The habitual need to be right

Updated: May 14, 2020

Michael Jordan is the best basketball player ever. Donald Trump is the worst president ever. Pizza is better than tacos. Coke tastes way better than Pepsi. The safer at home policies are stupid. Guns are bad. Abortion is evil.

Some of the above topics may have raised your heart rate, changed your breathing pattern or spurred an emotional thought. Our visceral reactions are deeply programmed habitual behavior. These programs have been running in our subconscious since before you can remember. Many of these programs you have created before you were mature enough to know what you were doing.

One of these programs we all are running on some level is the need to be right. From 4-18 we test our kids weekly, not usually with critical thinking tasks but with right or wrong answers. Right answers means higher grades and higher grades affirm our self worth. Getting the “right” answer has become the ultimate measure of who you are. On top of that, being right has been a necessity for thousands of years. Whether there is a lion in the long grass is not an argument you want to lose.

When we need to defend our “rightness,” the logical side of the brain, the prefrontal cortex gets hijacked. Our limbic system sends out cortisol and we respond to it like we run to the ice cream truck as a kid. Our emotions kick in and you can forget empathy, trust building, active listening and compromise. Without awareness, the program you developed to be right takes you down the path you have always been.

So, it seems to be the need to be right is a good thing, end of story. Well, as with all my blogs, there is no right answer, just something for you to think about. Here are a couple points of view one of which may resonate with you.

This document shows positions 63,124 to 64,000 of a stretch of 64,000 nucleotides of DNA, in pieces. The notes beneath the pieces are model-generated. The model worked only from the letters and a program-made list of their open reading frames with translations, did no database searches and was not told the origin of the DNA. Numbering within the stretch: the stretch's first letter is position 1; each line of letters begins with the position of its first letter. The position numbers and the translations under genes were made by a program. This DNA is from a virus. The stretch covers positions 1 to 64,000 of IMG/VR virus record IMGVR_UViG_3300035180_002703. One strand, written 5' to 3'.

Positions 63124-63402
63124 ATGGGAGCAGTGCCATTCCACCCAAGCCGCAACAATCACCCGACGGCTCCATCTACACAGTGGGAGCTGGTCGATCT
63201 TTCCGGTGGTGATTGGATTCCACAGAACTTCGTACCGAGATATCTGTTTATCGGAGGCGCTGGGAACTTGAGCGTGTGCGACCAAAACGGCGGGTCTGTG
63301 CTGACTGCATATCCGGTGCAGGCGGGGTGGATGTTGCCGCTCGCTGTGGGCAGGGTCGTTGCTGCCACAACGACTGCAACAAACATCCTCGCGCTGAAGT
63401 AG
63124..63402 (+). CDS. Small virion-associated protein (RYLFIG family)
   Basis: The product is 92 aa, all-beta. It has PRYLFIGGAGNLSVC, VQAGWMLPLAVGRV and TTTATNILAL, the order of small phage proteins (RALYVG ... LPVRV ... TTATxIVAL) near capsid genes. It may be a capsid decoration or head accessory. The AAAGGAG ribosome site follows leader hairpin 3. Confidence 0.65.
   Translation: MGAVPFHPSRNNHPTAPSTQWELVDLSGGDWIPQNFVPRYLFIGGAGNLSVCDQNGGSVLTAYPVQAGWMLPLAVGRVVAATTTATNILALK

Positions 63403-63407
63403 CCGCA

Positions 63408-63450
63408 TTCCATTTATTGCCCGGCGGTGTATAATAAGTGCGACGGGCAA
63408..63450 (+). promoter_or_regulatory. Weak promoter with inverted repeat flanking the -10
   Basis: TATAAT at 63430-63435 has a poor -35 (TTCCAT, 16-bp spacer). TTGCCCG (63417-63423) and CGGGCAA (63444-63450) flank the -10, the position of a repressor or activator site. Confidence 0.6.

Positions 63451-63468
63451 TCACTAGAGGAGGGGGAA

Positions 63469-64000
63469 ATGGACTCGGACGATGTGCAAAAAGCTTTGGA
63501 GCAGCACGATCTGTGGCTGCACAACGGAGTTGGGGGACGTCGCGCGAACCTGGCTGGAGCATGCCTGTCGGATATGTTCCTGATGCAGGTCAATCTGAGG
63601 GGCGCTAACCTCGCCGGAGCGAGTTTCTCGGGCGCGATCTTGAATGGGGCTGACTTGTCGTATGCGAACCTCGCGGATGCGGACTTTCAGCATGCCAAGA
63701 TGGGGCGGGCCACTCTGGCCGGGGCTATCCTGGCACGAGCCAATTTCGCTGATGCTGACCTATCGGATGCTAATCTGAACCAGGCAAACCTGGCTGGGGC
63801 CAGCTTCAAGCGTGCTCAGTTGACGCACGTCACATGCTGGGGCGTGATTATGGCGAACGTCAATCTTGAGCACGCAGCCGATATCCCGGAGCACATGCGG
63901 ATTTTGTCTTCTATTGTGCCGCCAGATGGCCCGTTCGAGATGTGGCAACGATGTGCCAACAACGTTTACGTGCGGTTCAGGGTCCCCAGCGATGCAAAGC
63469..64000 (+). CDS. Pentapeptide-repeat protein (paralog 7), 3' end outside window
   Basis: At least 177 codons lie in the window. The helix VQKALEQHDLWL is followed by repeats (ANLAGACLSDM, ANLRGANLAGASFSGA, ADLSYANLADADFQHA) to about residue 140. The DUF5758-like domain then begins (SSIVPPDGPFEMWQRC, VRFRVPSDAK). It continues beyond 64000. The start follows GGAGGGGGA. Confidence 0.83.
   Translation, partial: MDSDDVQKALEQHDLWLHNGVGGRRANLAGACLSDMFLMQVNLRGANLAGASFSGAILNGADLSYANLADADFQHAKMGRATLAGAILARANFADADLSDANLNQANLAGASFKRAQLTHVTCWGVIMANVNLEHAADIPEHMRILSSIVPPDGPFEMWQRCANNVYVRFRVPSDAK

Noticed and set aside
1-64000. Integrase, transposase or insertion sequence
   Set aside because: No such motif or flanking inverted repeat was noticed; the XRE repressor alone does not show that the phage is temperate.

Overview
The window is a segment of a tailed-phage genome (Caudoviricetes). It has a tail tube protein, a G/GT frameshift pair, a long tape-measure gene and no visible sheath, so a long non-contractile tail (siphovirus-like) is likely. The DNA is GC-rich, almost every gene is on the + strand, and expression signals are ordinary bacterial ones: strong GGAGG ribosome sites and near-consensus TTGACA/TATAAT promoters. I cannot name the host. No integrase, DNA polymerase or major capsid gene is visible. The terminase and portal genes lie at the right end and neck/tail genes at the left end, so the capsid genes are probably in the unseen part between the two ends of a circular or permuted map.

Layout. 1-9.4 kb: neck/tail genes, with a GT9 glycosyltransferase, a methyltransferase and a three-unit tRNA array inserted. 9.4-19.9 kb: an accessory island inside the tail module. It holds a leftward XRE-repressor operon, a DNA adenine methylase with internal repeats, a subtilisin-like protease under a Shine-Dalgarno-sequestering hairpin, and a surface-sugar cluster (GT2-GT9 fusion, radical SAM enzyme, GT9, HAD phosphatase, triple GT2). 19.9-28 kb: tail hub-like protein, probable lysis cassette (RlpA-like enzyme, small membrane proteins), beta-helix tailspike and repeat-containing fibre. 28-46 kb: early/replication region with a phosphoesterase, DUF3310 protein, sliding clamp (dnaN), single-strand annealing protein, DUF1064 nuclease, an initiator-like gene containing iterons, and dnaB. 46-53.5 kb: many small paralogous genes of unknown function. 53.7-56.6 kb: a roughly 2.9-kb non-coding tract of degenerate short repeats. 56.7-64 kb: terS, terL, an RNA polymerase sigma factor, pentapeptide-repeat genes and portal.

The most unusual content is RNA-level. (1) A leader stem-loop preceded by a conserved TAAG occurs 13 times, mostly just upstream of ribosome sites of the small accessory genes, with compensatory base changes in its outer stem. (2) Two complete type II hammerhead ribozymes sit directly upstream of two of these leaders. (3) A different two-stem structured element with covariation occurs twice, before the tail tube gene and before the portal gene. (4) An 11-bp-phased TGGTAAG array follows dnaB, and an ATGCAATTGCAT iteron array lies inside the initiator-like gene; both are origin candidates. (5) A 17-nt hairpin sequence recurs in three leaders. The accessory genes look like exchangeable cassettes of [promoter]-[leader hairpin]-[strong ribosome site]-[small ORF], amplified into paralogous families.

Camp 1: There is right and wrong just like 1+1=2. These are facts. There is right and wrong data. What isn’t measured isn’t managed, and we as a civilization need structure. Critical thinking may have its place but my son or daughter will not be receiving any participation medals for sitting on the sideline just thinking. Math is fact, history happened, and science is all around us. People that argue against the facts are just plain dumb and probably a millenial.

Camp 2: Data is just as good as it’s interpreter. Critical thinking is essential for life's troubles. We can never plan for every situation so lets teach principles and the why. Science is ever changing, look at Newtonian physics vs quantum physics. Teaching our kids that there is a right and wrong keeps us in a binary world and we live in a quantum world. To push humanity forward, we need critical and independent thought.

Which of these two camps do your actions suggest you fall into? Does it differ from your thoughts as you are reading this? Is it possible both of these opinions hold significant weight?

Here is my opinion, which is no more valuable than yours. It is my belief that to be in the first camp is to be intelligent and the second camp is wise. They both have value and work best when paired together. From a camp one point of view, it is intelligent to learn from others and apply that knowledge in ways that we know will be beneficial to you and your family. It is not smart to consistently just think about abstract ideas that don’t put money in your pocket or food on the table. You know what is on the path that others have blazed. These already blazed trails offer you more security than other paths and ultimately security is something most value above all else.

Camp 2 is to be wise. Being your own judge of information allows you to take control of the direction of your life. People that follow the paths most travelled will end up in the same place as everybody who travels that path. The outliers of the world who push their agendas think outside the box. The people who have contributed the most to the sciences don’t just look to prove people right, they use creativity to think about alternative answers. It is not safety that they are after but self actualization.

The next time you get into a debate, and you find yourself with a craving to be right, challenge yourself to step back and actively listen. Is it possible that you are thinking in a concept that likely has no plausible, real world application? Could your point of view be short sighted, missing a key perspective that could change the dynamic of your views? Is trying to be right more important than getting the best result?


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